In Electronic Literature: New Horizons for the Literary, N. Katherine Hayles began to explore the opportunities that the teaching of born digital literature had for other fields such as computation. Although she was addressing the Computer Science community rather than the DH one directly, she explained that just as networked and programmable digital media were transforming literature, so were literary effects reevaluating computational practice by reveling in the recursive feedback loops involved in the embodied practice, the tacit knowledge and the explicit articulation that happened in both spheres. She acknowledged, nevertheless, that traditional print literature had also created similar recursive loops, but e-lit also performed “the additional function of entwining human ways of knowing with machine cognitions”  [Hayles 2008]. By exploring the tension between the high-level meanings of human discourse and the cascading processes linked with executable code in machines we realize how ideas, when performed by digital media, “become more than disembodied concepts, emotions signify as more than irrational fleeting sensations, coded algorithms connect with human intuitions, and machine cognitions promiscuously mingle with conscious and embodied knowledges”  [Hayles 2008]. By the same token, computation becomes a powerful way “to reveal to us the implications of our contemporary situation, creating revelations that work within and beneath conscious thought”  [Hayles 2008]. Computation ceases to be a technical practice only to become a method of exploring the dynamics of our contemporary digital situation, and our ways of creating art within it. Thus, the lessons that are being taught when engaging with the teaching of born-digital works concern directly the computer science field, but should also interest us as (digital) humanists.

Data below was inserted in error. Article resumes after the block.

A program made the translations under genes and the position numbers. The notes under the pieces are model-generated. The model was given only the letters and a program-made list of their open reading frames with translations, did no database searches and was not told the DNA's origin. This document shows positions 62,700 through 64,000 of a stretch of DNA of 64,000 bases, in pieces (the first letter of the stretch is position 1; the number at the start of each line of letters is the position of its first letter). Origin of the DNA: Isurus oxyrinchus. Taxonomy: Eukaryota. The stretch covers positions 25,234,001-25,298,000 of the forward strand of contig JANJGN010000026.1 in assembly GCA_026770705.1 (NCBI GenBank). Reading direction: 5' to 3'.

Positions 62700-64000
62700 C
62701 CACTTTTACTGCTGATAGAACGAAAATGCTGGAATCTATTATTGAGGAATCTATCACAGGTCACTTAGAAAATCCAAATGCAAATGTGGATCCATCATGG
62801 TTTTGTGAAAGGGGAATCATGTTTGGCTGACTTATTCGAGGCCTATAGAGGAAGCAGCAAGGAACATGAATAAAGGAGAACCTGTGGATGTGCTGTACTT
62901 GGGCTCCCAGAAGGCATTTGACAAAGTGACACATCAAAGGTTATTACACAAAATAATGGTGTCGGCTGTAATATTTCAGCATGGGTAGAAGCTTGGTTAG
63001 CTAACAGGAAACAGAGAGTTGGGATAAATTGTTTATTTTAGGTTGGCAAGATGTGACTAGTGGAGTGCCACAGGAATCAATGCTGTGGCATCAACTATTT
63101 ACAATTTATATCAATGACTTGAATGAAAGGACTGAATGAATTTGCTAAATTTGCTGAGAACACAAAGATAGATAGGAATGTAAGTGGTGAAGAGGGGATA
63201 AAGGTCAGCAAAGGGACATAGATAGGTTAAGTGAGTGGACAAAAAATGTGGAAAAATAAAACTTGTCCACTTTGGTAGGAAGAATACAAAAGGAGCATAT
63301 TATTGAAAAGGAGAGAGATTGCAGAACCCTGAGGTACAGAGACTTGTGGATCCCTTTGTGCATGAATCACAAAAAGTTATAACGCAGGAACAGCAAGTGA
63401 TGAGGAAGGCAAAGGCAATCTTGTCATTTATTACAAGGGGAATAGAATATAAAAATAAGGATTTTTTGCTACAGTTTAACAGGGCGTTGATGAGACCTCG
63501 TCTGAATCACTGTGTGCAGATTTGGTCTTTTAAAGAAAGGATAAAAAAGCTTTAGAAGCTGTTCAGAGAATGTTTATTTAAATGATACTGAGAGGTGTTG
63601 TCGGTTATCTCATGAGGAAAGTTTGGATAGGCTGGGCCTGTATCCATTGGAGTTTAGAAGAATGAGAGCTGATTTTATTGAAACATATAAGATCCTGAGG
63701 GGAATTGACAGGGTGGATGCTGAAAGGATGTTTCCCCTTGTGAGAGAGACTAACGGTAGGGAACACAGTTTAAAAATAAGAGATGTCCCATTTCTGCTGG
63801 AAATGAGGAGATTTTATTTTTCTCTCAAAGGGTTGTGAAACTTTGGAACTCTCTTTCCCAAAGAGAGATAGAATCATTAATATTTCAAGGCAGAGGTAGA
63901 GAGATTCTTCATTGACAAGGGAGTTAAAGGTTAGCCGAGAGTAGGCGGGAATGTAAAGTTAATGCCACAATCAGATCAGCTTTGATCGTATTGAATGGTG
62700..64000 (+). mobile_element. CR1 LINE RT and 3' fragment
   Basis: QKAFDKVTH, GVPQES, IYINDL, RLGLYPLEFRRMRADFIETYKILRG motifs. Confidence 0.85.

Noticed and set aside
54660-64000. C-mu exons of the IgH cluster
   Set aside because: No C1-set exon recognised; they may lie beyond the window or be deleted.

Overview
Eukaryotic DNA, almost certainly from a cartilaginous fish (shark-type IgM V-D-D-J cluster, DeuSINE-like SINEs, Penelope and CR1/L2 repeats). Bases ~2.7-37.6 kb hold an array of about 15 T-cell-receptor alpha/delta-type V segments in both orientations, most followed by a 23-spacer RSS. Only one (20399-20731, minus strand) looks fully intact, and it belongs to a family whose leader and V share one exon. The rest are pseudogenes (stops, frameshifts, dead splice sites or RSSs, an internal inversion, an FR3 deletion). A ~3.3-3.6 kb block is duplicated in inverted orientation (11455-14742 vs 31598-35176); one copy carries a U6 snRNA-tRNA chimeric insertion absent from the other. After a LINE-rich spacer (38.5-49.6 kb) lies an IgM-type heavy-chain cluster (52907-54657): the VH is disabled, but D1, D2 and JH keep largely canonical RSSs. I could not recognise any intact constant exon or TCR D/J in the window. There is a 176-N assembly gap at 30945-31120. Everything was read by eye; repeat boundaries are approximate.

I will elaborate on my concept of e-lit and born digital works throughout the essay, but it is important to stress at this point that the e-lit course that I am proposing as a means of teaching Digital Humanities, while evidently respecting these definitions and concerns, is built on two further controversial assumptions. On the one hand, the belief that e-lit is a field, not only of creative practice, but also worthy of pedagogical infrastructure within the University, and on the other, the assertion that there is a community of individuals interested in its pedagogical development — albeit in many different roles.
Describing this e-lit community is, however, even more complicated than defining its object and its relation to DH, and for the purposes of this essay I will refer broadly to all those individuals whose (artistic or academic) practice revolves around e-lit in one way or another, but who essentially understand that the intersection of digital technologies and writing has revolutionized our comprehension of three established pillars in the humanities. Firstly, the overall concept of literature, and more specifically, the literary; secondly, what we understand by literary studies at the university; and thirdly, and more broadly, what constitutes cultural (beyond technical) literacies in the twenty-first century. I will begin my argumentation by describing the second and third points before concluding with the importance of treating the digital literary under a media specific framework for the benefit of our humanistic inquiries around literature, but essentially, teaching e-lit as DH — and in a foreign language environment — effectively addresses all three.